Blackamericaweb.com: People are so happy you’re back. When is the CD coming and what can we expect from you this time out?

Eve: The CD is called “LipLock” and it comes out May 14th. I’m excited about it. It’s been a looong time since I’ve been out but I’m ready and just as hungry as I was first time around.

Blackamericaweb.com: Things in hip-hop really went left while you’ve been gone. Did you want to come back because you felt like it was time to represent better for female rappers?

Eve: Music is cyclical. Times change. The stuff that’s out – some of it I like. But there is too much testosterone in the game. I do think there is a void for a certain type of woman or female. There’s a voice that’s not being heard. Not everyone likes the fantasy kind of thing. People want reality in their life. People want to feel feelings and know about problems and hear stories about real life and I think that’s what’s lacking and that’s what’s missing. Hopefully I can break through and be that voice. I always thought I was a regular around-the-way chick with a great job.

Blackamericaweb.com: Who’s on the record and who are you collaborating with?

Eve: I didn’t want it to be a whole name driven project. There’s a kid named Jukebox, a kid named Radio, a kid named Snow. Swizz Beatz. Chrisette Michele and Dawn Richard are on it. Juicy J and Pusha T are on the remix to “She Bad Bad.”

Blackamericaweb.com: Are you still down with Ruff Ryders?

Eve: I always tell people Ruff Ryders is like the Mafia. You can never really leave. It’s like La Familia. (laughs) But this is on my personal label distributed through Sony Red. It’s me and that feels really good.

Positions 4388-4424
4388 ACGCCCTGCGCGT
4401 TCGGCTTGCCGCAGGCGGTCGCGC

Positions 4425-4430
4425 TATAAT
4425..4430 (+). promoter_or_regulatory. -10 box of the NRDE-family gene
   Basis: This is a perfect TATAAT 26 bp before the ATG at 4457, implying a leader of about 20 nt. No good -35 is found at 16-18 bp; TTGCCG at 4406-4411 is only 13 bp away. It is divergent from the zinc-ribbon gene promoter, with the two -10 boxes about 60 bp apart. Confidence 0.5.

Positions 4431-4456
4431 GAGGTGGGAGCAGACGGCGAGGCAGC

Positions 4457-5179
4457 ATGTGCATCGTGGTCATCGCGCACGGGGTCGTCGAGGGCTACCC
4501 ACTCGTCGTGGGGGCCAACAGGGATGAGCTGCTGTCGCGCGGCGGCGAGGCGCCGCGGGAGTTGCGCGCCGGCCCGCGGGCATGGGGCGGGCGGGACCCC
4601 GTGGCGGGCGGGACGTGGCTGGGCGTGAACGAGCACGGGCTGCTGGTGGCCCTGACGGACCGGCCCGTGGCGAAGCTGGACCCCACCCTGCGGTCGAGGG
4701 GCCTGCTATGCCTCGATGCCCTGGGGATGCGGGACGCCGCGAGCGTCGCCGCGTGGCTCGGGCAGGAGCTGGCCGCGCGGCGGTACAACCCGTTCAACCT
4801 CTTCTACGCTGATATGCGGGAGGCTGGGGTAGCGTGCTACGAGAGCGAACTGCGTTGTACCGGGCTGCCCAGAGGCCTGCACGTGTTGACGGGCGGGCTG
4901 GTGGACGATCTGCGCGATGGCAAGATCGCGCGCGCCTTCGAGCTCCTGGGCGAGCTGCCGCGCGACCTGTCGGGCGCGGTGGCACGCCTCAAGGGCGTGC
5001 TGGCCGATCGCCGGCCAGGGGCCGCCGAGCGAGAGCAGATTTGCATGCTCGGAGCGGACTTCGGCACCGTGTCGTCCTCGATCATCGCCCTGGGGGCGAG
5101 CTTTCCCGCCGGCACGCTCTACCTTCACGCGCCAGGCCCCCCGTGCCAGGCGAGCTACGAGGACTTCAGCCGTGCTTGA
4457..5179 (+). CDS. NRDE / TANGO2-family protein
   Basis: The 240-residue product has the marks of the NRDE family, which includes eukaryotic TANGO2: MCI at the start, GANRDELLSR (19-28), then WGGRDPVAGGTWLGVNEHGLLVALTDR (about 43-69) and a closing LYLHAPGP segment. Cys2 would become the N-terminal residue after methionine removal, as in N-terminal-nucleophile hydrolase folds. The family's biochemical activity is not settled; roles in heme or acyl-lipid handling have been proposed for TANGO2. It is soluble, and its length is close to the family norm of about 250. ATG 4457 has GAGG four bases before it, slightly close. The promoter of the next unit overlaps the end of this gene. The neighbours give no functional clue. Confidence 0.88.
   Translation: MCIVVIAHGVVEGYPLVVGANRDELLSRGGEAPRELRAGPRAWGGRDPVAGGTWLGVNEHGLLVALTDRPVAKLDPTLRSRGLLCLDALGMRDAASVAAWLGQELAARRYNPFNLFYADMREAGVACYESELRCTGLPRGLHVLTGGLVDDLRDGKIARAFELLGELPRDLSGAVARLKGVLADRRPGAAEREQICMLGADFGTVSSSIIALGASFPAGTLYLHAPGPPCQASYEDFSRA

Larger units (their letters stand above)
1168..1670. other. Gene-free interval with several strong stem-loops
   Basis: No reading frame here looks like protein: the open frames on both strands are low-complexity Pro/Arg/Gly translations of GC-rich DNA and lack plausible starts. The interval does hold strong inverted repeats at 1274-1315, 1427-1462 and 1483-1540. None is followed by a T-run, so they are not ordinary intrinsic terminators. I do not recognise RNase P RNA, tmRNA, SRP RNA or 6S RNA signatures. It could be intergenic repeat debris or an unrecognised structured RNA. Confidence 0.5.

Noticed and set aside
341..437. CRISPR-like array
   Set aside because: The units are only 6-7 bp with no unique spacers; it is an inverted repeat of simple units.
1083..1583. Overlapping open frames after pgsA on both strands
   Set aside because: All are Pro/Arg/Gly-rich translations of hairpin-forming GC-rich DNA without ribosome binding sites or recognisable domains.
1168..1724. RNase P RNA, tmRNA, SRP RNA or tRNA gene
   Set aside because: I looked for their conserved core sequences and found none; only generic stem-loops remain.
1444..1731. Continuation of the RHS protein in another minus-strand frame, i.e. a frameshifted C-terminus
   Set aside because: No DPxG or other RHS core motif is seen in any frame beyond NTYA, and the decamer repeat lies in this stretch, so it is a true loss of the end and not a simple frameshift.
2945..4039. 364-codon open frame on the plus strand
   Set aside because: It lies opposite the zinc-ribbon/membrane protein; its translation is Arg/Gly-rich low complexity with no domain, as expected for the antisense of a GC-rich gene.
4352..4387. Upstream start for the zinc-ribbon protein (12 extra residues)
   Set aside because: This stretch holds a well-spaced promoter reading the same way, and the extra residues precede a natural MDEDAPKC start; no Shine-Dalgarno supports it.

Blackamericaweb.com: Your love life, past and present, is making the news lately. How’s it going with the Englishman? (Eve is dating multimillionaire entrepreneur Maxmillion Cooper, who runs Gumball 3000, a race car team and creative enterprise. And yes, he’s a white Brit.)

Eve: It’s good. It’s different. I don’t even know how we wound up together. I really don’t. But it works and we’re happy and it’s really good and it’s nice. I love him.

Blackamericaweb.com: So how does that work? Doesn’t he live in London?

Eve: Well, I live in London. I’m back to New York for the album.  We were long distance for a while, though. It wasn’t just for him. I needed it artistically but now I’m ready to be back in New York.

Blackamericaweb.com: Your old boyfriend Stevie J. has been making headlines. That was years ago, now but were there any clues back then?

Eve: We had a good time. But unfortunately, yes. I must have just been too young and too blind. It is what it is. I was a young girl with that situation. But yeah, there were signs. (Laughs).

Blackamericaweb.com: Reports were that you were pregnant near the end of last year.

Eve: I do have a due date! It’s May 14 for the album.

(Photo: Retna)